A baby girl lies in an unmarked grave in a Thunder Bay cemetery. She was found stillborn six years ago by the banks of the Neebing River on the south side of the city.
No one knows who her mother is. Or anything about her. Not even her name.
Every year on May 6, Anna Betty Achneepineskum visits, prays, smudges, lays down flowers in remembrance. Last year, they named her.
“I went with one of our Elders to the site and I said, ‘You can bring anything you want to place on her grave.’ And it just so happened that I brought a bouquet of lilies, because lilies are my favourite flowers. And the Elder, Eva (Kakepetum), brought some roses and a teddy bear,” Achneepineskum says.
“And we stood there and prayed, and as we were praying we decided then that we would name her Lily Rose considering that those were the flowers we had chosen to commemorate her life, her grave.”
They don’t know if Lily Rose was First Nations, when she was born or how long she lay there by the river.
“I just know she was a child, and to me that’s all that I need to know,” she says. “Hopefully, maybe, her family is comforted that someone – if they’re not willing to come forward – comforted with the fact that people are willing to go and place flowers where she lays and to remember and to pray for her and that way won’t forget her.”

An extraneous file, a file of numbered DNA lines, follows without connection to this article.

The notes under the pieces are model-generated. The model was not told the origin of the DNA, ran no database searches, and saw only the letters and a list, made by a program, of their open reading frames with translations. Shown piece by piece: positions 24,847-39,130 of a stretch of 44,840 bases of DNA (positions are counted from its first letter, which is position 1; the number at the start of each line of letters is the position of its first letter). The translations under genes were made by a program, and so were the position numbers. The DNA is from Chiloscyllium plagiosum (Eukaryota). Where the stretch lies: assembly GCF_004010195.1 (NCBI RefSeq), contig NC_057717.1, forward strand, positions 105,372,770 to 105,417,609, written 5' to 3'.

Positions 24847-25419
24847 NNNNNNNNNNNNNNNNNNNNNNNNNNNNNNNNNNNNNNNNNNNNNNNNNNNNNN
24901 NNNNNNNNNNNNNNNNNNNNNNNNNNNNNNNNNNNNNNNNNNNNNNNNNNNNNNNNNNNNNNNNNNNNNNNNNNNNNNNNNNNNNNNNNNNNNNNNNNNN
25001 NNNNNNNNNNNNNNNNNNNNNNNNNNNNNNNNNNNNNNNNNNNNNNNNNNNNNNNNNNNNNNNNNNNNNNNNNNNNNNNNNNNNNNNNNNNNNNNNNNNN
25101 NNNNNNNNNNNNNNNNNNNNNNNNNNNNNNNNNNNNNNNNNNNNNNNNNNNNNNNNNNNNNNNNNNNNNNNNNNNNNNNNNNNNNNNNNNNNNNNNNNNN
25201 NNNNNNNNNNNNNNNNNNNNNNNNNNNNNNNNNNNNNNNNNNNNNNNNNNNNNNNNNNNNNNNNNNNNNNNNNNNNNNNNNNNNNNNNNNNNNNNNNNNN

Lily was found on May 5, 2014.
They visit May 6, when they suspect the funeral, had there been one, would have taken place. There’s no marker there now. Achneepineskum is raising money to buy one. They rely on staff to point them to the right spot.
“What we do is we smudge and then we pray, and we smudge the ground where she lays and we just pray to God that she is safe,” says Achneepineskum, who visited this year with her son and Kakepetum. “We also pray for other children as well, that they be safe and free from harm, and that they are loved.”
Achneepineskum describes herself as a Thunder Bay resident, caring citizen and child advocate. But as former deputy grand chief of Nishnawbe Aski Nation (NAN), she carries behind her over 20 years of political, legal and social justice action and advocacy work.
When asked why she commemorates Lily Rose each year, Achneepineskum brings up a similar case from 26 years ago.
In March 1994, a baby boy was found dead in a garbage bag near Boulevard Lake in Thunder Bay. This unnamed child became known as Baby Doe. He died from hypothermia after someone placed him in that plastic bag.
“We can’t forget that these kinds of horrific things happen to our children, and if we remain silent about it then we’re saying that it’s acceptable for society to treat our children this way. We need to keep remembering these two children,” she says.
And that’s what went through her mind as they stood smudging in the cemetery: the other kids she’s advocated for throughout her life.
“I feel that children, they are not treated with equality and they face discrimination,” Achneepineskum explains. “The result is that many times they don’t get justice. As in this case, with these two young children, these two children deserve justice.”
Some unsuccessful investigation went into locating Lily’s mother, Achneepineskum says.
Last year, Thunder Bay police used DNA modelling to release a computer-generated image of Baby Doe’s mother.
Nevertheless, “we may never find out who the parents are, especially with the child that’s born in ’94 – that’s going to be 26 years now,” she states.
“Part of remaining human is to remember these two. Because I’m sure there’s other people that think about these two children. But I think it’s my responsibility as a mother – and the role of a mother and the role of a grandparent – to make sure that no child is forgotten.”